Retail round-up on June 7, 2016: Sir Philip Green accused of being an 'unscrupulous chancer' and Mike Ashley admits there are issues with working conditions at Sports Direct's warehouse.

Minister warns BHS executives could face ban if guilty of criminal wrongdoing

Business minister Anna Soubry has pledged to serve justice if investigators find any evidence that the conduct of directors led to the collapse of BHS.

In a Commons statement, the MP warned that proof of criminal wrongdoing by senior management could prompt the Government to apply for executives to be banned from being company directors for up to 15 years.

Meanwhile, MPs have slammed former owner and Arcadia tycoon Sir Philip Green for the collapse of the retailer, accusing him of being an “unscrupulous chancer” and of overseeing “wealth extraction rather than wealth creation”.

Conservative MP David Davis said Green’s management of BHS “can be described as little else than asset stripping”, while Roger Mullin, the SNP Treasury spokesman, said “many will be thinking Green is little better than a corporate crook”, as he called on the government to clamp down on “unscrupulous chancers”.

Mike Ashley admits to problems with working practices at Derbyshire warehouse

Sports Direct’s tycoon Mike Ashley for the first time has acknowledged that there had been issues with the security and search procedures at the sports retailer’s main Derbyshire warehouse.

This comes ahead of his scheduled appearance in Parliament to answer questions about the working conditions at its Shirebrook premises.

Ashley has also revealed that group chief executive Dave Forsey will not be taking his four-year share bonus, worth as much as £4m.

"This has been a difficult year for the company,” he admitted in a letter to the retailer's 27,000 staff, a copy of which has been seen by The Telegraph, as he thanked them for their “hard work” during a “challenging time".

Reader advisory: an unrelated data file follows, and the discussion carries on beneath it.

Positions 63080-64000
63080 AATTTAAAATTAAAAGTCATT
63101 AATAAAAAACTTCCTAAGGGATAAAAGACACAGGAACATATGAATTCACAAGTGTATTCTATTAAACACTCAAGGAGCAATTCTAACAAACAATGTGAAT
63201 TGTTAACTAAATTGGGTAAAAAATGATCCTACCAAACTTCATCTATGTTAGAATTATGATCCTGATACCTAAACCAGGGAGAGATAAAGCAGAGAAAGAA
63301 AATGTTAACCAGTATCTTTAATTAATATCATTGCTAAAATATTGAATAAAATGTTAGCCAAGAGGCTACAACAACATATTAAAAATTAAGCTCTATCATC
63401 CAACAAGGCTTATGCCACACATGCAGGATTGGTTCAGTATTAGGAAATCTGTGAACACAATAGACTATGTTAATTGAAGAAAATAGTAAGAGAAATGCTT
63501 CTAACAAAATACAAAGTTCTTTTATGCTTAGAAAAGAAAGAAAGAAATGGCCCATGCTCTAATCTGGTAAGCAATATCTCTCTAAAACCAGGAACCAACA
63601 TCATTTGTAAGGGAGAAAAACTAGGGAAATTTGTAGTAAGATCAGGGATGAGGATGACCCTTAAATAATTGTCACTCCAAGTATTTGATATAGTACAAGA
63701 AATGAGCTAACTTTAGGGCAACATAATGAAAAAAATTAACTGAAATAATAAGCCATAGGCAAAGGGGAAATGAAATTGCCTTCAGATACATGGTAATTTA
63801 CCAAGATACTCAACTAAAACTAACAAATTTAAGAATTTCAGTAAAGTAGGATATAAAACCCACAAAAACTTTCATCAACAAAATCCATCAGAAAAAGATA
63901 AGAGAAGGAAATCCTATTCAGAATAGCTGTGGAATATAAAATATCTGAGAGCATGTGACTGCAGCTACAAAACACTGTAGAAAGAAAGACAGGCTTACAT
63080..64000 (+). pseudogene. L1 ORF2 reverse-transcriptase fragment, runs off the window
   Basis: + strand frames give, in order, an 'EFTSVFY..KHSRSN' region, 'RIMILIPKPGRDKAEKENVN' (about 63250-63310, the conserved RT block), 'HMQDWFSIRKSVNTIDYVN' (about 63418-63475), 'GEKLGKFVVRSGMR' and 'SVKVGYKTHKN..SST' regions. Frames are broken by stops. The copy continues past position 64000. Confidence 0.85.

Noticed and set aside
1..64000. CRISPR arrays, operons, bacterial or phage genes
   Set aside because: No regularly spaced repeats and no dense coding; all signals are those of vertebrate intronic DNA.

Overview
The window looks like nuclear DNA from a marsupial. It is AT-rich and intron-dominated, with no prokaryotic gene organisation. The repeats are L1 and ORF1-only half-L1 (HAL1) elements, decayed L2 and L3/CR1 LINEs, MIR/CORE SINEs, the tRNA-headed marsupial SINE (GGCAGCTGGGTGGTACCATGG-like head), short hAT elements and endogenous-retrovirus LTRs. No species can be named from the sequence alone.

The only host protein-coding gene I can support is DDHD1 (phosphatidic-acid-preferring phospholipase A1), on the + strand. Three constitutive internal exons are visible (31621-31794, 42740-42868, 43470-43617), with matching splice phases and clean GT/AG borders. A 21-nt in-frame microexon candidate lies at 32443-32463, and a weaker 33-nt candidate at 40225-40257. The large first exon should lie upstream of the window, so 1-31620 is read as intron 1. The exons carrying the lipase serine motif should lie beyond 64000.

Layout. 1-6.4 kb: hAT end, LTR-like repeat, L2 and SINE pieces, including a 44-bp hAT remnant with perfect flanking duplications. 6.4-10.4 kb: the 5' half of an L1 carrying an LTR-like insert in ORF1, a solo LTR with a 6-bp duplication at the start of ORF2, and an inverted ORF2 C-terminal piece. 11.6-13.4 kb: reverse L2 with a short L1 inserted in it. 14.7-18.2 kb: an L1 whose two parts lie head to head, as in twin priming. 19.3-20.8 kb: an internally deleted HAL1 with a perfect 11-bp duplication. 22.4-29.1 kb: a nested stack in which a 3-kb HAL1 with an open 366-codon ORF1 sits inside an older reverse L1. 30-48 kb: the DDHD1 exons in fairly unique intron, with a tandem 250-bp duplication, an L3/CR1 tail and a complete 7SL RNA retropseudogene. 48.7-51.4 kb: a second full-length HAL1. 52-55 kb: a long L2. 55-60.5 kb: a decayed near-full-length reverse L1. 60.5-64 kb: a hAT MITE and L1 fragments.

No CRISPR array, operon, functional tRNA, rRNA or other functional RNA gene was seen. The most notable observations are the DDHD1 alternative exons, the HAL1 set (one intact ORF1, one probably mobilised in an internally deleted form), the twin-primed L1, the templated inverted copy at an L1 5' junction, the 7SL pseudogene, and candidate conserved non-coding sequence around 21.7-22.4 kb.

Burberry chief to miss out on annual bonus as he takes 75% pay cut

Burberry chief executive Christopher Bailey received a 75% cut in his last year’s pay after the luxury retailer endured a disappointing result for the full year.

Bailey received almost £1.9m in salary, pension and other benefits in 2015, down from a total of £7.51m the year before, according to the company’s annual report.

He would miss out on an annual bonus as he failed to meet the fashion brand’s profit target last year.

Burberry chairman Sir John Peace and chief financial officer Carol Fairweather will also not receive any bonuses. Peace and Fairweather took pay cuts of 59% and 47% respectively.

Warm weather lifts retail sales in May

Like-for-like sales rose 0.5% year on year in May, thanks to the warm weather.

Sales of household appliances, beauty products and toys increased last month, but shoppers were apprehensive to spend on bigger items such as furniture, perhaps linked to a slowdown in the housing market, according to the British Retail Consortium (BRC).

Food sales grew 0.3% in total terms, recording their fastest growth since October.

“Clothing made a big comeback this month after suffering declines in April. This appears to be due to consumers waiting for just the right moment before embarking on their pre-summer spending,” said BRC chief executive Helen Dickinson.